(Published in Business Standard on June 1, 2013)
When I was a wee tot of seven, plucked out of Delhi and replanted in a French-speaking Swiss village, my mother decided to enrol me in the Conservatoire de Musique in Vevey. She thought I needed to develop one or two skills apart from glowering, and since my needlework wasn’t coming along as foreseen, why not the classical guitar? I assume she meant well.
I remember three things about my tryst with the guitar. The first is that the teacher gave off a kind of hopeless, medicated anxiety that I would also later find in driving instructors in Delhi. I couldn’t blame him—when you do something well, but spend your time with people who don’t, you end up either killing them, or pharmaceutically converting your pain into harmless twitches.
The second thing I remember is that once, on a cold snowy evening, my family failed to pick me up after class for a very long time. (It might have been twenty minutes but it felt like hours.) They claim they were delayed, but I think they clean forgot. It happens with us middle children. I waited outside, in the gale, so they couldn’t miss me. When they finally choked up they looked awfully guilty. Over the years I have come to believe that they not only forgot, but spent the evening in a fantastically warm restaurant, stuffing themselves with Nutella on bread.
The third thing I remember is that I positively loathed classical guitar. I hated the prissy little plinking and plonking and therefore, in a matter of a few months, quit practicing and went back to glowering. This attitude escalated tensions between my mother and myself, which, one night, boiled over into a scene the volume and pitch of which must have been in contravention of several dozen little-Swiss-village laws. When the carnage was over, we had agreed that my journey in the world of music had came to an abrupt end. Round one to me.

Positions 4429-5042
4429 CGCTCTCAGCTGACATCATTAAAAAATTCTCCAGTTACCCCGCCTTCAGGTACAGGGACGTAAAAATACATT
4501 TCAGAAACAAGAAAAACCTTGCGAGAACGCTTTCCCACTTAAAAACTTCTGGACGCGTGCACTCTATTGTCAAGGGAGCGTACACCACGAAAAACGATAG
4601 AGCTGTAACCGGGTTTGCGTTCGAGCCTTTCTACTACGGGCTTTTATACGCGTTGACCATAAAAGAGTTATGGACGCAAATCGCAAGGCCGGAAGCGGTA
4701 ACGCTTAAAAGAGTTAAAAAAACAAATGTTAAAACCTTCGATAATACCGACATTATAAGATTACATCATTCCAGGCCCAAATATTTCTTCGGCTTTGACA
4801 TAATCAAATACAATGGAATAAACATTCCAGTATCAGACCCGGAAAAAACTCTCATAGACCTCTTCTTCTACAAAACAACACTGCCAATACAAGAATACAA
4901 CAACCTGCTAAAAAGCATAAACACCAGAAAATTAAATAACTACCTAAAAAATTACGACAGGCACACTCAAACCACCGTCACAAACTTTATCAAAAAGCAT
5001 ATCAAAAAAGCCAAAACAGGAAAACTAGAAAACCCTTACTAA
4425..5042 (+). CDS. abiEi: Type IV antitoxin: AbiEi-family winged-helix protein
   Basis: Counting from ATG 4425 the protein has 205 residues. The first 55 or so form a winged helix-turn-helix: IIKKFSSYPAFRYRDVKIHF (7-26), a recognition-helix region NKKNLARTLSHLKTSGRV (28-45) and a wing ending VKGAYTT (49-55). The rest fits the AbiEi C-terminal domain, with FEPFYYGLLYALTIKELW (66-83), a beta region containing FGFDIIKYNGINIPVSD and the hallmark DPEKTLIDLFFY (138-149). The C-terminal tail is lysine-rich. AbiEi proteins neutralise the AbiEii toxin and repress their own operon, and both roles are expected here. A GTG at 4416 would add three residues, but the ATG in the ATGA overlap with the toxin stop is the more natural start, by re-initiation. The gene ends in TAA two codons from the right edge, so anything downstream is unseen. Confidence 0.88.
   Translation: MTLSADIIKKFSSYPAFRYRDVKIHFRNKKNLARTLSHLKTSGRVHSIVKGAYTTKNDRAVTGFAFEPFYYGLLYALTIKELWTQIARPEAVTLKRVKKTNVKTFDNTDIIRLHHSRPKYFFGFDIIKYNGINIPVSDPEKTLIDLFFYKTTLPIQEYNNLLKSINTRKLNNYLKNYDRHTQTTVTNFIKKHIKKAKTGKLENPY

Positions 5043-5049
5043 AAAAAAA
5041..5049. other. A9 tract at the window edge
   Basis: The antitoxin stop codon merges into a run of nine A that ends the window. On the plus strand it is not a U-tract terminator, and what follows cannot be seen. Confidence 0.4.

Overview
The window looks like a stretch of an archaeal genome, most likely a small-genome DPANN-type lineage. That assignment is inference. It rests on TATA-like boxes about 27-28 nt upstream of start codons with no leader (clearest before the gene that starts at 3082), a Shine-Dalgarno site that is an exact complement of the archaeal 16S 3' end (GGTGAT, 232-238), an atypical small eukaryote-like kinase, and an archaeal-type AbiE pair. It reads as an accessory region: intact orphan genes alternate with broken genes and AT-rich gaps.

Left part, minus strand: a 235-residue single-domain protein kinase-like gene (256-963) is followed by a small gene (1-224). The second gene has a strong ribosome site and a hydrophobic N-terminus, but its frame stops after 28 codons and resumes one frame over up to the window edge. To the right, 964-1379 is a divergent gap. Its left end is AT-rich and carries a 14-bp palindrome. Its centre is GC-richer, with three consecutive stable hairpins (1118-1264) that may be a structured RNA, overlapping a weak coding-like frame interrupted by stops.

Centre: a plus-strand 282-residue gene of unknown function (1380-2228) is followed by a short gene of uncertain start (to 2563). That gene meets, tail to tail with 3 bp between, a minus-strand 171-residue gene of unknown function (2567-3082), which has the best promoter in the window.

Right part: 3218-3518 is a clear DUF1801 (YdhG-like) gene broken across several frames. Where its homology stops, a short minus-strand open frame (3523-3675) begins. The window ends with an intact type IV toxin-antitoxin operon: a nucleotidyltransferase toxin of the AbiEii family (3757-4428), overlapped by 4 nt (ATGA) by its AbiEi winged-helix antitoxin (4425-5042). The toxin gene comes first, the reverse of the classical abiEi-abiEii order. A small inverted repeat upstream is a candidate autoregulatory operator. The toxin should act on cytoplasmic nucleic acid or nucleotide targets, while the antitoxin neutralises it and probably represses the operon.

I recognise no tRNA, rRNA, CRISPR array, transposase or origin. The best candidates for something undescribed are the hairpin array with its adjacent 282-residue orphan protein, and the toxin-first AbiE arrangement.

As anyone might have predicted, starting with my mother, I proceeded to spend most of my adult life yearning to play the guitar—not classical guitar, admittedly, but simple sing-along chords. Why hadn’t she insisted? What greater joy than to be able to make music, on a beautiful-sounding, portable device that can make a party out of a living room, a train platform, or a forest? I wanted nothing more. My little guitar followed me around the globe, through several moves, surviving a two-year stint in storage. I always had it, I longed to play it, but all I could do was look balefully at it. Round two to my mother.
Last weekend, though, I was in Shimla in the home of a guitar playing friend, and on a whim asked him to teach me a couple of chords. Suddenly the guitar and I were friends, and I want to stay friends. I returned to Delhi and looked for my old guitar. Naturally, after years of constantly being underfoot, now that I wanted it, it couldn’t be found. So I borrowed someone else’s guitar to start with, to see if my interest would last before spending any money, ran out and bought a new one the next day anyway, and immediately set to. I scoured the internet for songs to play and sing, and I played and I sang, enthusiastically and extremely poorly, for eight hours straight. (I can’t feel my fingertips anymore.) I’m going to do it again today.
On humanitarian grounds, people learning to play a loud twangy instrument should be locked away in a soundproof vault until they have mastered it, but unfortunately for my mother, we don’t have a soundproof vault.
Round three to me.